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Open Access Publications from the University of California

An Examination of Visual Avoidance as an Emotion Regulation Strategy in Neurodegenerative Disease

  • Author(s): Otero, Marcela Cristina
  • Advisor(s): Levenson, Robert W
  • et al.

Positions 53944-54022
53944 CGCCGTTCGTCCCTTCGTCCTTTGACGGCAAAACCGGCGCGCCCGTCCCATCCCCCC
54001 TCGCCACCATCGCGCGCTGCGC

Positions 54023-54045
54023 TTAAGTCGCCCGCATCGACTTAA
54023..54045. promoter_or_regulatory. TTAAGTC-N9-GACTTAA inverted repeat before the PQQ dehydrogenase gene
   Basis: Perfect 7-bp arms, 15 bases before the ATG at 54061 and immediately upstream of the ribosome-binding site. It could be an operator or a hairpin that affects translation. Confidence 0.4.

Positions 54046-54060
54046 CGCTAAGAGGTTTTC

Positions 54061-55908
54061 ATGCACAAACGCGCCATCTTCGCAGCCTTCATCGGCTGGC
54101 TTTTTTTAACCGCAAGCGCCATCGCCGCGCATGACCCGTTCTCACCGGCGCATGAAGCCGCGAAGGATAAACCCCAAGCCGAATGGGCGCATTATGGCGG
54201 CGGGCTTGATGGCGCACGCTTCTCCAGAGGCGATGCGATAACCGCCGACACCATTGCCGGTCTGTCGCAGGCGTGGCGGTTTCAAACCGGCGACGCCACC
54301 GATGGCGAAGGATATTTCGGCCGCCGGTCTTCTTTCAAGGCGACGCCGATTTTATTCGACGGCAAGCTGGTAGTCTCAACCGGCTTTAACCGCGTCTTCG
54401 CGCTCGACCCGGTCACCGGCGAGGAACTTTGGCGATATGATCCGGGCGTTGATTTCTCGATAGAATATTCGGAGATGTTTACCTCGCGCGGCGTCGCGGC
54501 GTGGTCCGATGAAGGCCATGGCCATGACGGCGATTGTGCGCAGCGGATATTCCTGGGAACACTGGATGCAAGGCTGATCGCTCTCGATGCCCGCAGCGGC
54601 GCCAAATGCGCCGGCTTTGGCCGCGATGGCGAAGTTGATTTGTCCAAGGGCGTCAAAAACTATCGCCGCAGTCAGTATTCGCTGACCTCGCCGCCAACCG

Visual avoidance (VA) is the strategic positioning of the head and body to limit exposure to aversive stimuli in the environment. Despite VA being a basic behavioral response to aversive emotional stimuli and ubiquitous in everyday life, little is known about how it may function as a strategy for regulating emotion. Prior research finds VA deficits in behavioral variant frontotemporal dementia (bvFTD), a neurodegenerative disease characterized by progressive and marked changes in behavior and emotional responses. Clinically, deficits in VA among patients with bvFTD and Alzheimer’s disease (AD) have been tied to worse mental health in familial caregivers. Understanding VA in the context of neurodegenerative disease may help elucidate how VA relates to emotional responding, cognitive functioning, and how VA might uniquely contribute to caregiver wellbeing. The current study aimed to examine VA in neurologically intact individuals and patients with neurodegenerative disease. Specifically, objective behavioral coding of VA was used to examine how participant VA while watching a disgusting film clip (i.e., disgust reactivity task) related to indices of emotional responding (i.e., peripheral physiology and emotional facial behavior) during the task, emotion regulation on laboratory-based measures and in the home, and measures of neuropsychological functioning given VA’s possible reliance on cognitive processes to monitor and attend to emotional stimuli and re-orient visual attention. Given that deficits in emotional functioning have been tied with lower levels of caregiver mental health, the present study also examined whether patient VA impacted caregiver mental health (overall psychological distress, anxiety, and depression) independently from another domain of emotional functioning affected in neurodegenerative disease- the ability to recognize other’s emotion accurately (i.e., emotion recognition). The sample consisted of 67 patients with bvFTD, 67 patients with AD, 35 neurologically healthy control participants, and their spousal caregivers. 7 VA behaviors were coded for intensity and frequency while participants viewed a disgusting film clip, including head movements up, down, and to the side, gaze aversion, headshakes, blinks, and eye closures. Laboratory-based measures of emotion regulation included instructed and spontaneous suppression of emotional behavior following an acoustic startle, and instructed suppression of disgust behavior while watching a disgusting film clip. Domains of neuropsychological functioning assessed included cognitive flexibility, working memory, set-shifting, and response inhibition. Results indicated that greater increases in skin conductance prior to the onset of VA predicted greater overall VA across the disgust reactivity task. Additionally, greater cognitive flexibility predicted greater overall VA behavior. Both findings were moderated by diagnosis, such that greater increase in skin conductance prior to the onset of VA and greater cognitive flexibility predicted greater VA in controls, but not in either patient group. Lastly, patient deficits in VA significantly predicted greater caregiver depression independently from patient deficits in emotion recognition. Current findings extend our basic knowledge of VA by providing evidence for the context in which VA occurs (i.e., increasing sympathetic nervous system activation), suggesting that VA may represent the intent to down-regulate negative emotion via behavioral responding. Furthermore, cognitive flexibility may support VA by enabling the monitoring and updating of ongoing behavioral responses and flexible implementation of new regulatory strategies. Importantly, the current findings have clinical implications for dementia caregivers and patients. Examining VA deficits in patients with bvFTD and AD may help identify caregivers who are at-risk for depression, allowing for earlier psychosocial intervention and prevention of mental illness in dementia caregivers.

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